“The minimum wage in Estonia has generally grown faster than the average wage and inflation. Also, there are only a few percent of minimum wage earners on the labor market, and this does not characterize the wage levels in Estonia as a whole,» said Aas.
How many people would have their wages increased by the directive?
Therefore, would the wage of only a few thousand people affect the functioning of the entire Estonian state? According to Kadri Rootalu, a data scientist at the Statistics Estonia, a very large number of employees were excluded from the latest wage statistics. Otherwise, there have always been well over 600,000 employees in Estonia, but this time employees with commission and other contracts, part-time employees and the personnel of the police and the Ministry of Defense had to be excluded from the statistics, explained Rootalu. Thus, according to the data of the second quarter of this year, the workforce decreased to 461,700 people.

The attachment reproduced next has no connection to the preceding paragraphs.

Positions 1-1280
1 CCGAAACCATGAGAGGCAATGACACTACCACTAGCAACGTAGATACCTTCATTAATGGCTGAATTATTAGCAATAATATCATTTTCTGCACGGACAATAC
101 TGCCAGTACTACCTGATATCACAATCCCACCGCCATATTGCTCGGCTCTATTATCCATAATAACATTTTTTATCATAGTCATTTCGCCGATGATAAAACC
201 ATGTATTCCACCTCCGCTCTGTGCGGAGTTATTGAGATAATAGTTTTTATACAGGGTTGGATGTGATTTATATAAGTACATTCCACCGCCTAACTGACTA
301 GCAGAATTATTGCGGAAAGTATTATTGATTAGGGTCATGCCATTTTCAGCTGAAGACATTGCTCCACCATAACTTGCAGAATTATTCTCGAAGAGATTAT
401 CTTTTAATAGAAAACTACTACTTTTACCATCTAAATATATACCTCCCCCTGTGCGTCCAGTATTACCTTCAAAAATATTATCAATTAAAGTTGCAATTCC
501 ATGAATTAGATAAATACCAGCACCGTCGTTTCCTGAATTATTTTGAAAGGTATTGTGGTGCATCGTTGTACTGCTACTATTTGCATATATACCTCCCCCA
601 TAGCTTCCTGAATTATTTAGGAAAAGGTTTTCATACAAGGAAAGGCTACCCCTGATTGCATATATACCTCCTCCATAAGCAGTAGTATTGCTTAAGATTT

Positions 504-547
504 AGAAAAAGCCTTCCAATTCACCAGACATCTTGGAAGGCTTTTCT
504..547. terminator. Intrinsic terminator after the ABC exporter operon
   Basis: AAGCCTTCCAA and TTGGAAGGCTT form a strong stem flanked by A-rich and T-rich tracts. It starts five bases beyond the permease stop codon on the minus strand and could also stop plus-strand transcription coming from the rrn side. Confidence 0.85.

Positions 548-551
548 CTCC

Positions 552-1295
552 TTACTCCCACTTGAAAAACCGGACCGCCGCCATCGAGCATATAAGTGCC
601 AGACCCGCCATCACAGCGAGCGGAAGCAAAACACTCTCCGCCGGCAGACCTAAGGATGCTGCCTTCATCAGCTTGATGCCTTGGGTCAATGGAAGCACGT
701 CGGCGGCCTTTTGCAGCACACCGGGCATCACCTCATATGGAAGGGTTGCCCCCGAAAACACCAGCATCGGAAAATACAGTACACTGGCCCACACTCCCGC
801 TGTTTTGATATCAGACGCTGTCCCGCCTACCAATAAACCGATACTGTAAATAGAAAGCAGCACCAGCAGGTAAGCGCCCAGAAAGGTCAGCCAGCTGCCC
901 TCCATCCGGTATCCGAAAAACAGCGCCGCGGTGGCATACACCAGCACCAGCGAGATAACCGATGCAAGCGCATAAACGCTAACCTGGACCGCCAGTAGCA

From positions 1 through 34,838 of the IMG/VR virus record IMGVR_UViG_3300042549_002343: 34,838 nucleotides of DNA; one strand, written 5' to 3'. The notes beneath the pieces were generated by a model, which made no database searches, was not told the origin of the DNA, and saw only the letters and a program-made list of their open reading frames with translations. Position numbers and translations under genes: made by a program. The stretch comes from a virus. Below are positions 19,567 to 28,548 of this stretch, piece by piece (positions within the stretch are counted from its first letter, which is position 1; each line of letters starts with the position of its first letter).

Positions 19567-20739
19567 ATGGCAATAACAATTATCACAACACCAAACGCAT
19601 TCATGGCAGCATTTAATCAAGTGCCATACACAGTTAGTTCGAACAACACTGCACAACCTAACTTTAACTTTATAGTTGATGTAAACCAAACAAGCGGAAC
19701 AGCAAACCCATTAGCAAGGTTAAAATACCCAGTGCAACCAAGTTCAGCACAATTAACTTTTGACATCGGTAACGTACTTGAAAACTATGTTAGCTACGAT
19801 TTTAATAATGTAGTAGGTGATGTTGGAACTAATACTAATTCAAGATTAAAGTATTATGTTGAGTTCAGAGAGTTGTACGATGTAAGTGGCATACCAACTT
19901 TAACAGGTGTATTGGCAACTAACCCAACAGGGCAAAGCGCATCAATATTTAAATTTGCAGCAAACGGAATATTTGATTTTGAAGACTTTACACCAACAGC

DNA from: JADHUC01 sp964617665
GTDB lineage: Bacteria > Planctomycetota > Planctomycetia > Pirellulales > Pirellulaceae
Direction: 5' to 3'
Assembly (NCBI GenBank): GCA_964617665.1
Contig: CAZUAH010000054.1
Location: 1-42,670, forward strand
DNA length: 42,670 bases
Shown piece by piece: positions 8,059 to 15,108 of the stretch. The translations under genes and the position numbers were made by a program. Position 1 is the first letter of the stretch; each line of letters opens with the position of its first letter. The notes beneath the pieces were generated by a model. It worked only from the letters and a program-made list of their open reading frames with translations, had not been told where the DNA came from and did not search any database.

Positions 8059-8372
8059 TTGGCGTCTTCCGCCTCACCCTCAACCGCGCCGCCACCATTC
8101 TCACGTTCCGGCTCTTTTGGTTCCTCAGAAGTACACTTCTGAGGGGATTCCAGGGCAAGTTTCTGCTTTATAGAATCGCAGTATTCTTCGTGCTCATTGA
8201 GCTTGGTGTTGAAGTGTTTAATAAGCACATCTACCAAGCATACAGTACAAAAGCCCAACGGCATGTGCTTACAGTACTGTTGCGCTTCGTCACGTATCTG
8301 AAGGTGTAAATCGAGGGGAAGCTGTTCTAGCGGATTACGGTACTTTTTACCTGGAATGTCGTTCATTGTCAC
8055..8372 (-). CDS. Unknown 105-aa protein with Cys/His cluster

The picture becomes interesting when looking at how many people earned up to one thousand euros gross per month – they amount to 18 percent of wage earners, or 83,300.
A gross salary of one thousand euros means that a person receives 871 euros on payday. If one has to rent an apartment, pay utility bills, buy food and raise children for this amount in Tallinn, then the sum no longer seems compatible with the vision of the Confederation of Trade Unions as a salary with which a person can go to the theater and cinema and save up to six months' salary.